A tribute to a strong woman during the Civil War era

Jennifer Chiaverini, the New York Times bestselling author of the Elm Creek Quilts novels, strays from her series with her latest book, "Mrs. Lincoln's Dressmaker." This historical fiction piece recounts the story of dressmaker and former slave, Elizabeth Keckley, who bought her freedom and her son's and established herself as one of the most prominent modistes of the Civil War era in Washington, D.C.

At the beginning of the novel, Keckley sews dresses for Varina Davis, wife of Jefferson Davis, before the Civil War. When Southern states secede and Davis becomes the president of the Confederate states and moves out of Washington, Keckley has an interview with First Lady Mary Todd Lincoln and is hired as her personal dressmaker.

If you know nothing of Keckley when you open the book and are a Civil War fan, the beginning of this novel is captivating. The former slave's spirit and love for life are remarkable, in spite of the hardships she faced. The inside look into the Washington elite during this period also is fascinating and gives history lovers some new perspective on the wives and their husbands.

As the novel progresses, Chiaverini includes several details of the Civil War and various battles, which were less engaging than the personal moments between Mrs. Lincoln and Keckley and especially between President Lincoln and the dressmaker, like when she combs his hair before big events. The "history lessons" slow the pace of the novel in some parts.

It's always interesting to see how writers work in historical details that are well-documented and well-known, such as many of President Lincoln's speeches, the death of his son and, of course, his assassination.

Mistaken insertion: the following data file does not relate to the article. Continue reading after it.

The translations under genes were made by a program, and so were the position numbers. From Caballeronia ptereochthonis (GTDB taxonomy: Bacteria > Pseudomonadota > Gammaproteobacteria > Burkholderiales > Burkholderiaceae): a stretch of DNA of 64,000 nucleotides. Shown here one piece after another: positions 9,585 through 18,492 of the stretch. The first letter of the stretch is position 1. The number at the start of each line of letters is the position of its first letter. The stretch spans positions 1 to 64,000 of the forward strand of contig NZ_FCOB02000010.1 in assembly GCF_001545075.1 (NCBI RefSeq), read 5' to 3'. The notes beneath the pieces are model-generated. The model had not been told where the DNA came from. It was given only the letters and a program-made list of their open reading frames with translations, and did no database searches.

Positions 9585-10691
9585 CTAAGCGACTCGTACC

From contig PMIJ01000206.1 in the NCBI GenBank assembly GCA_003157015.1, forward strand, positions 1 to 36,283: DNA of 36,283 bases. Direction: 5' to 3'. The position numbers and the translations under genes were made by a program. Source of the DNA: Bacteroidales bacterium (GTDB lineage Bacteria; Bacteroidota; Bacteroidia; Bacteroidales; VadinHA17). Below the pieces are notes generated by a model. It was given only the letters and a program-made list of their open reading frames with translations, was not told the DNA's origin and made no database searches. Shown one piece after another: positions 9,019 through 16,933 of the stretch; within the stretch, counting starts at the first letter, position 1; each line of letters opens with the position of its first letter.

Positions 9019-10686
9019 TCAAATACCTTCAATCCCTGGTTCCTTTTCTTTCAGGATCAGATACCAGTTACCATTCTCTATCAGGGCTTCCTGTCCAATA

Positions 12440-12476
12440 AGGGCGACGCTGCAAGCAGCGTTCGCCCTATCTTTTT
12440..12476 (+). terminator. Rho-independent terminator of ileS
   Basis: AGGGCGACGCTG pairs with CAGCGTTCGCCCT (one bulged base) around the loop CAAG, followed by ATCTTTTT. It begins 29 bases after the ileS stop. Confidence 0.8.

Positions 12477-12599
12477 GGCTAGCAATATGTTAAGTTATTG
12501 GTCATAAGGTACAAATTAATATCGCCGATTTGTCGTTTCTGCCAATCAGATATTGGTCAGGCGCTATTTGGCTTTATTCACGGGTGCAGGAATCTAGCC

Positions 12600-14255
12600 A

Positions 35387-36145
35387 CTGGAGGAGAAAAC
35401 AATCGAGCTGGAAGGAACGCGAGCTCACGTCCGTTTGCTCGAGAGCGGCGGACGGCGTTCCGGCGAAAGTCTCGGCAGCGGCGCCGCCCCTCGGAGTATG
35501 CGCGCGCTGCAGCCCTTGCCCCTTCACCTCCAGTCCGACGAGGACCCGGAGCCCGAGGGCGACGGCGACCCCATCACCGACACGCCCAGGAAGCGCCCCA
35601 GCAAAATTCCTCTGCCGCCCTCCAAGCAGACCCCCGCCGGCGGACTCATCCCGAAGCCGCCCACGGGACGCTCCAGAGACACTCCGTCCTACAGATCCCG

Readers will be captivated during these accounts, as they get a personal look into the Lincoln home. Keckley became a friend and confidante to Mrs. Lincoln during the Civil War, and the tragic events in April 1865 affected her and eventually her livelihood.

As many people know from other books and movies, Mrs. Lincoln is a controversial and often hard-to-like figure. In this book, she is demanding, of course, but also kind and sympathetic through the eyes of Keckley. This is a refreshing look at one of the most famous first ladies of all time.

Chiaverini continues the dressmaker's story after the president's death and shares through the story the debt that Mrs. Lincoln incurred through her extravagant spending while trying to "decorate" the White House and make it worthy of the office.

Keckley tried to stick by her as long as she could, and this is a touching part of the novel.

One problem occurs when the former slave writes her own memoir, "Behind the Scenes, Or Thirty Years a Slave, and Four Years in the White House," which interested readers can download for free if they own a Kindle.

The memoir was considered controversial, and some later critics didn't believe that she actually wrote it.

Because of the inside look at the Lincolns that Keckley provides and a few other events with the book that happened beyond the writer's control, Mrs. Lincoln distanced herself from her former employee and friend. Keckley grew very upset over the reception of her memoir and relationship with Mrs. Lincoln. This section of "Mrs. Lincoln's Dressmaker" is interesting, especially for anyone who has tried to publish something.

The end of Keckley's life is quite sad, and Chiaverini didn't try to put a positive spin on it. She stayed true to the memory and spirit of Keckley, which is important for historical fiction authors.

This well-researched novel is a tribute to the life of Keckley and is a fascinating read for those interested in Civil War history, the Lincolns or even fashion of the 1800s. It brings attention to the life of a strong woman whom many of us would not even know existed, if not for Chiaverini's work.

Margo L. Dill is the author of "Finding My Place: One Girl's Strength at Vicksburg," a middle grade historical fiction novel. She often reviews books as a columnist for "WOW! Women On Writing" e-zine and her blog, "Margo Dill's Read These Books and Use Them" (http://margodill.com/blog/). She lives in St. Louis with her family.

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